"Looters will go directly to jail. You will not get a pass this time," Mayor Ray Nagin said. "You will not have a temporary stay in the city. You will go directly to the Big House."
Most were taking him seriously. The state changed traffic flow so all highway lanes led out of New Orleans, and cars were packed bumper-to-bumper. Stores and restaurants shut down, hotels closed and windows were boarded up. Some who planned to stay changed their mind at the last second, not willing to risk the worst.
Louisiana State Police Superintendent Mike Edmonson said Sunday he was especially pleased at how few people remain in New Orleans, which he compared to a ghost town. Roughly 1.9 million people have evacuated coastal Louisiana. Thousands more have fled from coastal Mississippi, Alabama and Texas.
Nagin has used stark language to get his message across to residents, calling Gustav the "mother of all storms." Emergency officials have repeatedly warned that those who stay are on their own, and there will be no shelter of refuge like in Katrina, when thousands waited helplessly for rescue in a squalid Superdome.
Though his threats were dire, it was unmistakable that Gustav posed a major threat to partially rebuilt New Orleans. The storm has already killed more than 80 people on its path through the Caribbean. And there are fears about how much the levees, which breached during Katrina, can take.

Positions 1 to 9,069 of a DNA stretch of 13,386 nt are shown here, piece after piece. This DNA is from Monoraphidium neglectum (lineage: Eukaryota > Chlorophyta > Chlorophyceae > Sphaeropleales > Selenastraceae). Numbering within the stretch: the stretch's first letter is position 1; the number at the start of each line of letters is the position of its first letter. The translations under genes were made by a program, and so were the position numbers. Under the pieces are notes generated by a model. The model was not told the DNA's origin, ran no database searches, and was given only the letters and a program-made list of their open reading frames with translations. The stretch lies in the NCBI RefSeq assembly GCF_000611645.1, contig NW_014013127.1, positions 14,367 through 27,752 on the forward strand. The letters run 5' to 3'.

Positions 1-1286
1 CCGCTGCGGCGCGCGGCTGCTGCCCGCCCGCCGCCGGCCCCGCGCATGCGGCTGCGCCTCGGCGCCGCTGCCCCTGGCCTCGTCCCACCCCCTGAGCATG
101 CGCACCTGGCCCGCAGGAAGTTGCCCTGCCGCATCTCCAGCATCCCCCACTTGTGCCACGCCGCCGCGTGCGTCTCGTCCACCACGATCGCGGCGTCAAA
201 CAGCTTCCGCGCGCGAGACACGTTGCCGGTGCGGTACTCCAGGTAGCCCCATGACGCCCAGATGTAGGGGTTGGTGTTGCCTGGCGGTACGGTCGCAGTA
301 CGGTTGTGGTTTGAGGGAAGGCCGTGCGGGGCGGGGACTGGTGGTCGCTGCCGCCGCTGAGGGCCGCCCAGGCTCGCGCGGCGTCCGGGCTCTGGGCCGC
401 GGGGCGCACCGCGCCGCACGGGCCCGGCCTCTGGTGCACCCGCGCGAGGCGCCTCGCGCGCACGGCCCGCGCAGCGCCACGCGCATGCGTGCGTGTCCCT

Large areas of southeast Louisiana, including sections in the greater New Orleans area, that are protected by levees face being flooding by several feet of water, according to Gustav surge models. Gustav appears likely to overwhelm the system of levees west of the city that have for decades been under-funded and neglected even as the population has grown.
The Army Corps of Engineers has stockpiled steel pilings, sandbags and metal baskets filled with sand in the event that emergency repairs are needed to fill in breaches. Heavy duty helicopters capable of dropping sandbags are on standby.
Barreling toward the Gulf Coast with frightening strength and size, Gustav was a Category 3 hurricane with winds extending out 65 miles and tropical storm force winds as far as 220 miles. Category 3 storms have winds between 111 mph and 130 mph; Category 4 storms can have winds as fierce as 155 mph.
The storm, which could make landfall Monday morning, could bring a storm surge of up to 14 feet to the coast and rainfall totals of up to 20 inches.
A Mid-Michigan native was one of the thousands of people trying to decide what to do in the wake of Gustav. Gary Wirick moved to New Orleans a few years ago in search of work. He survived Katrina and Gustav has brought a familiar set of fears.
Wirick planned on waiting until the last possible minute to leave Louisiana but even he was gone by Sunday, bolting for drier land in Alabama.